FARMINGTON —  Four years spent nurturing more than 150 students at Mt. Blue High School and guiding RSU 9 through a multi-year, $65 million campus-building project ended Saturday for departing Principal Monique Poulin.

She had one last 90-minute session with 165 seniors, and then sent them off into the world with diplomas to experience “the new awesome,” as senior Noah LePage said in his graduation speech.

“It’s my favorite day of the year,” because graduation celebrates 13 years of education, said Poulin, who took a job as Skowhegan High School’s principal.

After heading outside following the commencement ceremony, several graduates and their parents re-entered the school and sought out a teary-eyed Poulin to hug, thank and wish well in her next endeavor.

The ceremony began at 11 a.m. with processionals of school and district officials, the seniors, and a welcome from Poulin before a performance of the Mt. Blue Voices, one of Maine’s premier high school vocal groups.

Class speaker Hailey Mealey shared a story about her five-hour plane trip to California earlier this spring.

While getting out her sketchbook to doodle during a flight, Mealey said she met a passenger from Germany who shared her life story about meeting family responsibilities and sold all of her belongings to buy a plane ticket to San Diego.

“She was broke, she had nothing to look back to, no belongings, no home, nothing, and was on her way to California to start a completely new life at the age of 76,” Mealey said.

“I could not believe that I could learn so much about a complete stranger in just five hours. I am beyond enlightened and inspired, and I absolutely admire her bravery.”

Mealey said the experience made her realize the three things that she’s learned to live by in high school: infinity, beauty and bliss.

“Some of the most important things in life are infinite — love, friendship, happiness, art, time, family, life. My new German friend proved this to me,” she said.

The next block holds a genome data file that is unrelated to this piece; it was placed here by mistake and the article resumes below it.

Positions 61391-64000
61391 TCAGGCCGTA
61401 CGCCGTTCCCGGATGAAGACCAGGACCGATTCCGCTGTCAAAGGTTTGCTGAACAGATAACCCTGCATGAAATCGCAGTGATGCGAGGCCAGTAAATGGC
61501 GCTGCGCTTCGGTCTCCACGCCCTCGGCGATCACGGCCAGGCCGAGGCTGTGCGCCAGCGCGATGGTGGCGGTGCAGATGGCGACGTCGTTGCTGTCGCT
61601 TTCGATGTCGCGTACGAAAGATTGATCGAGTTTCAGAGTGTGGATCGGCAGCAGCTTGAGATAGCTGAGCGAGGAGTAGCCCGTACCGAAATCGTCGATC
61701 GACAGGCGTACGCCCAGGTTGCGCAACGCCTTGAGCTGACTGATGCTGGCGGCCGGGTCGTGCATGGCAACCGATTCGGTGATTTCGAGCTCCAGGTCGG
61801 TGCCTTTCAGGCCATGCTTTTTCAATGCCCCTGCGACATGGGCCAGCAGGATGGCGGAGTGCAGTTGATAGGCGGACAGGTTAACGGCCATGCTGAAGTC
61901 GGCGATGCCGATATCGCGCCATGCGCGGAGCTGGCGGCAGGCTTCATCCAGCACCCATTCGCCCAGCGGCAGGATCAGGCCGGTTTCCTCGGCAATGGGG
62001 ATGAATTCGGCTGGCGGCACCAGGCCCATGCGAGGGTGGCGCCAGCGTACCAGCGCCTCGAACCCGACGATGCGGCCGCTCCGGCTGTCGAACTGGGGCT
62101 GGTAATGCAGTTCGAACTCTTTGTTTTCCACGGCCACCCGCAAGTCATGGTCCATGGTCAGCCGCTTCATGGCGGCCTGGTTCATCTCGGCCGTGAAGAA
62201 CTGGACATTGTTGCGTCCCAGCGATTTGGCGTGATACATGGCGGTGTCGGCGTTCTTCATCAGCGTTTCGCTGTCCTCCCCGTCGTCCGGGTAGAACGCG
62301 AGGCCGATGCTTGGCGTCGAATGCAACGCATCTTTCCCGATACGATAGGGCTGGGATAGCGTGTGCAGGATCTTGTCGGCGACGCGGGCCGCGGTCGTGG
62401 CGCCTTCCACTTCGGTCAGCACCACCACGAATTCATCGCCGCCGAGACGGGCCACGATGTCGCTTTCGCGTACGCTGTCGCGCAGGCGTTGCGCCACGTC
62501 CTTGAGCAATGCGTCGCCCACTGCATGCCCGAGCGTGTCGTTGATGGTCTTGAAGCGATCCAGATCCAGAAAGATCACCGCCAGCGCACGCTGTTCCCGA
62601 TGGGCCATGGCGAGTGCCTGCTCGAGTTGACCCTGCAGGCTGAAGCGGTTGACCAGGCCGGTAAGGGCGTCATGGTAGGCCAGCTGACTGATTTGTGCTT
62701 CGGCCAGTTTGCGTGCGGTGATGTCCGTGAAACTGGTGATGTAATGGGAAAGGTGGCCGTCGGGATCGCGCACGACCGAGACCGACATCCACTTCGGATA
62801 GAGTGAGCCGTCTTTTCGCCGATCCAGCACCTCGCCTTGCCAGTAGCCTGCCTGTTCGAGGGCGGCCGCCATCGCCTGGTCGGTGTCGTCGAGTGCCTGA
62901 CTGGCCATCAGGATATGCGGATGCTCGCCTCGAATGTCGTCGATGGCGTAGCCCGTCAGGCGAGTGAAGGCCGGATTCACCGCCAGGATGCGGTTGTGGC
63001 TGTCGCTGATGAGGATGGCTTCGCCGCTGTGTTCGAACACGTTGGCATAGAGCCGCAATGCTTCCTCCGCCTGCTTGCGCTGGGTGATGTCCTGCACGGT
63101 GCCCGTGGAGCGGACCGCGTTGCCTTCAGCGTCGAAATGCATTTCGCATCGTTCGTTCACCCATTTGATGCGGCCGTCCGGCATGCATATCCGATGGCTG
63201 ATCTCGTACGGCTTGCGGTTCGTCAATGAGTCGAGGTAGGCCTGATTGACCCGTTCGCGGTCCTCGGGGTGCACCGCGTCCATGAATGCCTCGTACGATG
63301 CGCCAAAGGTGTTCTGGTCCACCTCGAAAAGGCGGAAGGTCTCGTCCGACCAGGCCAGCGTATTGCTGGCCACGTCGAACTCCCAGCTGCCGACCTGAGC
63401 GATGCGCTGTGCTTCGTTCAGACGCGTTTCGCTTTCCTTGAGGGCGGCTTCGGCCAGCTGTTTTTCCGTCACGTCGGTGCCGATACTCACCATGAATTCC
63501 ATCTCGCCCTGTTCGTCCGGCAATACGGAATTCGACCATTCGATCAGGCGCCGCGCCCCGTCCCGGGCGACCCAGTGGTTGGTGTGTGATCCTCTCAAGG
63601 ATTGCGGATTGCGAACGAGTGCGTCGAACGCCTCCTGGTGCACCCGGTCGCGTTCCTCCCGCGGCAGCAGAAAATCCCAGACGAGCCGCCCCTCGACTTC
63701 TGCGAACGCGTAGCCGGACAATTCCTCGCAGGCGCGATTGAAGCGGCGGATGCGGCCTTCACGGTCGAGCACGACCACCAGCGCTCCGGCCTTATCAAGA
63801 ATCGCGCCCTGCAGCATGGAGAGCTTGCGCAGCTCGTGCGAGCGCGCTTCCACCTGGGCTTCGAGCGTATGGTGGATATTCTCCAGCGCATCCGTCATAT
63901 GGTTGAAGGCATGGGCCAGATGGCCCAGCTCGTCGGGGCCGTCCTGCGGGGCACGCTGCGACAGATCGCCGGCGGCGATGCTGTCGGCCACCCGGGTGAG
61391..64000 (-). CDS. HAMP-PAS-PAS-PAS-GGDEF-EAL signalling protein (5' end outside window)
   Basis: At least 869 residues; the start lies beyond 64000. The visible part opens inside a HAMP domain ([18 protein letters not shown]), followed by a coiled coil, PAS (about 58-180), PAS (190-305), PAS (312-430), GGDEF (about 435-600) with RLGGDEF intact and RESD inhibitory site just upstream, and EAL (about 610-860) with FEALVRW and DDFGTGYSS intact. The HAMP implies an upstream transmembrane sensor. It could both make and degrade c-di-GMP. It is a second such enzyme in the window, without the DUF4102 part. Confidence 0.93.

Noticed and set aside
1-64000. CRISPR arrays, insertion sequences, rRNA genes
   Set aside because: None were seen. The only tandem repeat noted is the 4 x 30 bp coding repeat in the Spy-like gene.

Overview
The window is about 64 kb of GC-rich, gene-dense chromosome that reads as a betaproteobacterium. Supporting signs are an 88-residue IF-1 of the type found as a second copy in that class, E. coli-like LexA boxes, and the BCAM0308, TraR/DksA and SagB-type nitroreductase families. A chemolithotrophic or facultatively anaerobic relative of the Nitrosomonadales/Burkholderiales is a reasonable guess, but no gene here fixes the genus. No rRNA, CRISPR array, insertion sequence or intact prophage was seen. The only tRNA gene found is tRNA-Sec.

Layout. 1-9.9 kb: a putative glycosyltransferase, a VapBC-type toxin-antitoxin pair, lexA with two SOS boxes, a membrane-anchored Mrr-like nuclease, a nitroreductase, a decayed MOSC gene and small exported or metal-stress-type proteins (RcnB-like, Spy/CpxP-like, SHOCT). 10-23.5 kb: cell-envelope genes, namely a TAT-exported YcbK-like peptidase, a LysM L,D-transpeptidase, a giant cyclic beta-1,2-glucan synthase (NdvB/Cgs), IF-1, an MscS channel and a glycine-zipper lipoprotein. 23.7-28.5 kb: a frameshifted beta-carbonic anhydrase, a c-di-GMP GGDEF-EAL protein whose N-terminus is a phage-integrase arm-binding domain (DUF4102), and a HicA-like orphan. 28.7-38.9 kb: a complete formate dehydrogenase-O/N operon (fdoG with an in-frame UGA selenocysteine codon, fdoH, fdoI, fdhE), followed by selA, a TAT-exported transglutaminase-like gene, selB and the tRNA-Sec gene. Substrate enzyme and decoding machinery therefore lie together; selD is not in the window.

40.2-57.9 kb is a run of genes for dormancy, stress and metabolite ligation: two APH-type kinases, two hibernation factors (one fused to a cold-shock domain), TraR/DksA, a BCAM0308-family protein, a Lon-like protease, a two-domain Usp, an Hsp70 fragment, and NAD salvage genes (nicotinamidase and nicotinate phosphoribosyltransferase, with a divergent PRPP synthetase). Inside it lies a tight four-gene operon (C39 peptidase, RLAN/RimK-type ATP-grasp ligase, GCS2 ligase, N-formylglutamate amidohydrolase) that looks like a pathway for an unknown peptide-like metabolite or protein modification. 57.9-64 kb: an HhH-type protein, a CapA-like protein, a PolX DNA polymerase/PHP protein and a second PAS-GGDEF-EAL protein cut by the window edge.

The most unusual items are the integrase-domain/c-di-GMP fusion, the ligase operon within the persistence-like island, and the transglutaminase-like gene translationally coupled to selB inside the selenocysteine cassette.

“You never know where you’re going to end up and who you’re going to end up with,” Mealey said. “So be brave! Eat foreign food, talk to weird people, learn to do something that you think you’d never like, and always explore new music.”

Mealey also urged her classmates to find beauty in everything despite “all of the ugly scenes” in the world.

“Look at them, accept them, fix them!” she said.

She defined bliss as the “high rush of energy” she gets when she finishes artwork.

“I honestly believe that this feeling is the first step to a better world,” Mealey said. “What we’re doing is scary. We’re leaving everything that we’ve known for the last 13 years to go start an entire new life.”

In their joint speech that followed, Salutatorian Anja Nordstrom and Valedictorian Hanna Deon continued Mealey’s theme, urging their classmates to be brave and outgoing.

LePage acknowledged their accomplishments and endurance during the school construction years, all the while being “a singularity of awesome.”

“And now we have to move on,” he said. “We have to leave these halls behind, dust off our thesauruses, and try to find a new definition for awesome. That’s weird. And hard. I mean, seriously, scarily difficult.”

He added, “The adults in this room can attest to this: This is the new awesome. … As much as this whole adult thing may scare us now, we will grow into it and learn to excel in it. It’s just a matter of construction, something that we’re used to.”

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